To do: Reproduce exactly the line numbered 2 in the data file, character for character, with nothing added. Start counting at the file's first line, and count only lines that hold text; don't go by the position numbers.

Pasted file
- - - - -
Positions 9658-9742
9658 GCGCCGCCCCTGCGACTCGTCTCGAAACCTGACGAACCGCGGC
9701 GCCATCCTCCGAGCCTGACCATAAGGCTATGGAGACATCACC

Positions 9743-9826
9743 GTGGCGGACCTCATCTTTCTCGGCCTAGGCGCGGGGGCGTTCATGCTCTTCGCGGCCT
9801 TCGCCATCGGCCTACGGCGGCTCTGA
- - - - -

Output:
9658 GCGCCGCCCCTGCGACTCGTCTCGAAACCTGACGAACCGCGGC